Invited for this month′s cover is the Biofuel Cell research group of Sven Kerzenmacher at the University of Freiburg. The image illustrates that the wood-degrading fungusTrametes versicolorcan be used to resupply the redox enzyme laccase at an enzymatic biofuel cell cathode. Read the full text of the article on page 1209
12The design illustrates the combination of nature and technology by showing both the fungus in its natural environment and the electrochemical reaction at an enzymatic biofuel cell cathode. The arrows represent the exchange and resupply of the deactivated enzyme and illustrate the simplicity and sustainability of the process. The laccase structure was visualized using “Protein Workshop”.
How would you describe the most significant result of this study to a layperson?
Enzymatic fuel cell electrodes suffer from limited long-term stability as the enzymes that enable the electrochemical reaction loose activity over time. We show that the culture supernatant of the enzyme-secreting fungus Trametes versicolor can be used to resupply fresh enzymes at the electrode. In this way the functionality of the electrode can be sustained over extended periods of time.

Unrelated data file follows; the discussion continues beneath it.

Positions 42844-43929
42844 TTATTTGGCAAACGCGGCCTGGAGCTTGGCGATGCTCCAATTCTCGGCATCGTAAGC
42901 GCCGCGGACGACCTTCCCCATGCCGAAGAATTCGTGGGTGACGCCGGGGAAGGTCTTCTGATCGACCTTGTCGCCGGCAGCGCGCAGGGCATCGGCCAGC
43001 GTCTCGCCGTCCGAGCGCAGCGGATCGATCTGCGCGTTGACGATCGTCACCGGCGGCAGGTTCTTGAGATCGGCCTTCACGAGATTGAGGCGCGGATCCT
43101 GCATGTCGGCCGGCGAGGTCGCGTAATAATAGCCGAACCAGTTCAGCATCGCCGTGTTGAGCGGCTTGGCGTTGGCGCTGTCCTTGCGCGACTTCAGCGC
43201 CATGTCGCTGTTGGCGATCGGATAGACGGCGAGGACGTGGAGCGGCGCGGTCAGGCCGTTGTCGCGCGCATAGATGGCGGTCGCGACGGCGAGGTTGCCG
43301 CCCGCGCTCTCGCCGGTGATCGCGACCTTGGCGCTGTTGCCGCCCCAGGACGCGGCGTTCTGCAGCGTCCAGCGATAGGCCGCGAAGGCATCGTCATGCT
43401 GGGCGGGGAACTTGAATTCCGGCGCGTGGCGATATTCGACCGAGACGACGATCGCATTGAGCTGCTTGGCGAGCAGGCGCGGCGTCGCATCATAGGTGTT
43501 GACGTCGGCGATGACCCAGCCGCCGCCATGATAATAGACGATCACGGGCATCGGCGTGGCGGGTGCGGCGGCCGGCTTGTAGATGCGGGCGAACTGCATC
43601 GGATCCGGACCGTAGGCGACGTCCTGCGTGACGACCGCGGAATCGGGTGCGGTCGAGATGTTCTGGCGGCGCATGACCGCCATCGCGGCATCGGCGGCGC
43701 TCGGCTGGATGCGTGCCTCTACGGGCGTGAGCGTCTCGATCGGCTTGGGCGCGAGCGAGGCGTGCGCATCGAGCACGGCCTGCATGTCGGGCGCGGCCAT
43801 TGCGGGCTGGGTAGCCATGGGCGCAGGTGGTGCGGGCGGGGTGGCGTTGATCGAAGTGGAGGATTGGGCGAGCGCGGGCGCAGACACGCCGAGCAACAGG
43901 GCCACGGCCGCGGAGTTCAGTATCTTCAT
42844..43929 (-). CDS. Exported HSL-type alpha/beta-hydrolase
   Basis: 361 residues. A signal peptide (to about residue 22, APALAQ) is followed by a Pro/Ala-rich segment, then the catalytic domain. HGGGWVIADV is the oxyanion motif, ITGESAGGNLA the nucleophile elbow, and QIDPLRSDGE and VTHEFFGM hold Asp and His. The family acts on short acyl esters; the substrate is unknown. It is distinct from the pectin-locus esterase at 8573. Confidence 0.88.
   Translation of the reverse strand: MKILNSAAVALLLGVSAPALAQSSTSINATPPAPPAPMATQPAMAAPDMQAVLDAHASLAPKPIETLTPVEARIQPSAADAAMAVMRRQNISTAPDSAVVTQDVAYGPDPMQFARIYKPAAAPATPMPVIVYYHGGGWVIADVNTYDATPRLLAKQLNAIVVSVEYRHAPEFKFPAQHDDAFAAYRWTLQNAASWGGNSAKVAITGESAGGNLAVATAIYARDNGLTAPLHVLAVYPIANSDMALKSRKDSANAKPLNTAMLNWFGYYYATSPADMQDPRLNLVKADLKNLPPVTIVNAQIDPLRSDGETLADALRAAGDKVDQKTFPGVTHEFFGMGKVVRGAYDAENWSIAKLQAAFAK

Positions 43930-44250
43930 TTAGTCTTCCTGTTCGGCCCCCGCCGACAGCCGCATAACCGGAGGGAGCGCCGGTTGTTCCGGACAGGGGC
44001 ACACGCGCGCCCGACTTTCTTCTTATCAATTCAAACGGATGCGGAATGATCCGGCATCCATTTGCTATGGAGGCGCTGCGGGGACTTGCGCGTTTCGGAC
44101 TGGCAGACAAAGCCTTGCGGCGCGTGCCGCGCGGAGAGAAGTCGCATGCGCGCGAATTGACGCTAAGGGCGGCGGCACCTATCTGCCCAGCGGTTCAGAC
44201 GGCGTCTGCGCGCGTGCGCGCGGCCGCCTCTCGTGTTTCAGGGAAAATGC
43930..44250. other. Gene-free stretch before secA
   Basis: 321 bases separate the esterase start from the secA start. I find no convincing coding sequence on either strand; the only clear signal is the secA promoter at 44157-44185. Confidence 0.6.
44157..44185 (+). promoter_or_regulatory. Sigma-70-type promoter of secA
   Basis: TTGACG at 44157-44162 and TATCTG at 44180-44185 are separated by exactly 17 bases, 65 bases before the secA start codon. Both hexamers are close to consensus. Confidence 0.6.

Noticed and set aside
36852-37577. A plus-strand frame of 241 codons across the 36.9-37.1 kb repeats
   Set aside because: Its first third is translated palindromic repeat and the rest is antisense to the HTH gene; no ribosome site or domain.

What other topics are you working on at the moment?
Presently, we are investigating the use of different enzymes and enzyme-secreting microorganisms for our concept. In addition, our group is developing microbial fuel cells to simultaneously generate electricity and treat wastewater as well as platinum-based implantable fuel cells as a battery-independent power supply for medical implants.
The authors acknowledge financial support from the German Research Foundation (DFG) through the research training group “Micro Energy Harvesting” (GRK 1322).